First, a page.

I have a copy, bought in the early 2000s, and never opened it, still in its plastic (quite sturdy) wrap, left it somewhere at home in Italy when I went to the Middle East,

 

Williams is a good journalist and I suppose he will add detail. He writes well, read several of his books. The only thing is that they are a bit "journalistic" in style, they give an idea, not sure they give the full picture. But will read this too.



#32 Vitesse2

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Posted 03 July 2019 - 08:05

Shooting Star is a bit of a curate's egg - good in parts. My impression is that to a certain extent Chris Nixon tended to approach things with pre-conceived ideas and mould his researches to fit his desired narrative. And he didn't necessarily follow up every lead or question some of the things he was told; doing that might have made both Shooting Star and Racing the Silver Arrows better books.

 

Thanks to an introduction via DCN I've occasionally been in touch with Richard Williams over the past couple of years as this book has developed, so I know he has done a lot of original research - especially in the Daimler Benz archives - and he seems to have turned up stuff which Nixon and others missed.



#33 Sterzo

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Posted 03 July 2019 - 10:51

It sounds promising that we're likely to have a better Seaman biography, but I do hope author and publisher rethink that embarrassing title.



#34 Doug Nye

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Posted 12 July 2019 - 07:44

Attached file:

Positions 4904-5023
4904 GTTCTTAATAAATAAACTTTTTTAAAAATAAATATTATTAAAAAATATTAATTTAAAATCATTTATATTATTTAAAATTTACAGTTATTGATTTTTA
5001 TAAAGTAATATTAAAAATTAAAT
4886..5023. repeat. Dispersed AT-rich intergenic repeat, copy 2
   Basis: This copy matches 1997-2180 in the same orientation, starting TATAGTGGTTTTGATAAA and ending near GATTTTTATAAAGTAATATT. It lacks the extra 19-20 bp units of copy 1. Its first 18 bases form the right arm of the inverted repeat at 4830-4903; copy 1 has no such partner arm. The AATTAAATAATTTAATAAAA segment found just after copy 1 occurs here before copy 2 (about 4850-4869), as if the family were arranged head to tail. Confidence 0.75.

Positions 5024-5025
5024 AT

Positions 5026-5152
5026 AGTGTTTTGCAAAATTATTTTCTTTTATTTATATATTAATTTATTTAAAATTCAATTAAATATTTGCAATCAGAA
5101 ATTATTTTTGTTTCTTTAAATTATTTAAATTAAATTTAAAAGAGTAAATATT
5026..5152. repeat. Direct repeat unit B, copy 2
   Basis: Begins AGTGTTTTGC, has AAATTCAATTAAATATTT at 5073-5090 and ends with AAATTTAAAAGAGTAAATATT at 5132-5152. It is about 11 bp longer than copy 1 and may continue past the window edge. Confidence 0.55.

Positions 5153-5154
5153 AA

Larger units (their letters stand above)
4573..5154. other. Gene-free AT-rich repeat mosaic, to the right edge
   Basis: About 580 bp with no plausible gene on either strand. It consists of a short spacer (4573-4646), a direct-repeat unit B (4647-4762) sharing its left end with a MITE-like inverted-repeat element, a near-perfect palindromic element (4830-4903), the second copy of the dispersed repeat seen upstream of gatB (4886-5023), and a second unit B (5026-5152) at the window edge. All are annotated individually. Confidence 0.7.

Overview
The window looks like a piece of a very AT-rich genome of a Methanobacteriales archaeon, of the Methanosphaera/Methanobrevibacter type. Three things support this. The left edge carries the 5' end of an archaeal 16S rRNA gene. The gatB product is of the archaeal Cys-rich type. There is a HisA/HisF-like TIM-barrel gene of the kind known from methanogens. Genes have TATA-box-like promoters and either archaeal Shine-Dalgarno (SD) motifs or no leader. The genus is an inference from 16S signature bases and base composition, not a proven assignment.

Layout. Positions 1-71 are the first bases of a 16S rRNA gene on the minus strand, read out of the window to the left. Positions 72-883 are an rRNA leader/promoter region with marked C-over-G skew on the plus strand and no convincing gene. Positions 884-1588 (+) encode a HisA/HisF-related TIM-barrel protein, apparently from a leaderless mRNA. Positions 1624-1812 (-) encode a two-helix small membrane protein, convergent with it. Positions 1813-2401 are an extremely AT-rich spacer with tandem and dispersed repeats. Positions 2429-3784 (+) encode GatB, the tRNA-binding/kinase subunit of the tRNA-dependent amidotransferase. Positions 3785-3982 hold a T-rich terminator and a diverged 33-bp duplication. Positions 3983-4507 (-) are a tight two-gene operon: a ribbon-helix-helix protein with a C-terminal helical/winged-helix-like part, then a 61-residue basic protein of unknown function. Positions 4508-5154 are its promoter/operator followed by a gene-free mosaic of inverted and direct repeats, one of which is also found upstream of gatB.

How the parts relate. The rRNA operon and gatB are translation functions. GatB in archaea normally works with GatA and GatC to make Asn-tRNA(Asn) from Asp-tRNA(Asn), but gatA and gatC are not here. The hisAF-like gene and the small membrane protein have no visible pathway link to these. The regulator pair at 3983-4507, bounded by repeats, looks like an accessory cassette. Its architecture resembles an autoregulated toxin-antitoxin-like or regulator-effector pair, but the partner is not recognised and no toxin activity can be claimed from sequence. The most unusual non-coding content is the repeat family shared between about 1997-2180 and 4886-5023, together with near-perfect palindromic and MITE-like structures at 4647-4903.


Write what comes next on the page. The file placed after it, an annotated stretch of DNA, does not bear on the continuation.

Do not doubt Richard's research.  He has lived this project for the past year - of course, haha, nothing like my 16 years on Phil Hill's books - but he's quicker on the uptake than yrs trly and not spread quite so thin.  His Dick Seaman book really should do its writer and its subject enormous credit. I've told him there's no pressure...     :cool:

 

DCN



#35 LittleChris

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Posted 12 July 2019 - 20:50

Do not doubt Richard's research.  He has lived this project for the past year - of course, haha, nothing like my 16 years on Phil Hill's books - but he's quicker on the uptake than yrs trly and not spread quite so thin.  His Dick Seaman book really should do its writer and its subject enormous credit. I've told him there's no pressure...     :cool:

 

DCN

Did his response mention BRM Vol 4 ?  ;)



#36 Doug Nye

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Posted 13 July 2019 - 06:37

:p ... :blush: ... :well: ... :evil:



#37 socram

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Posted 19 July 2019 - 00:26

Unfortunately, I can't insert images on this site as my own website and also one I contribute to aren't 'https' and it isn't worth my while making my own site secure.  However, I posted a fine photograph my dad took at Donington 1937

 

The site I post on is a NZ site - www.theroaringseason.com .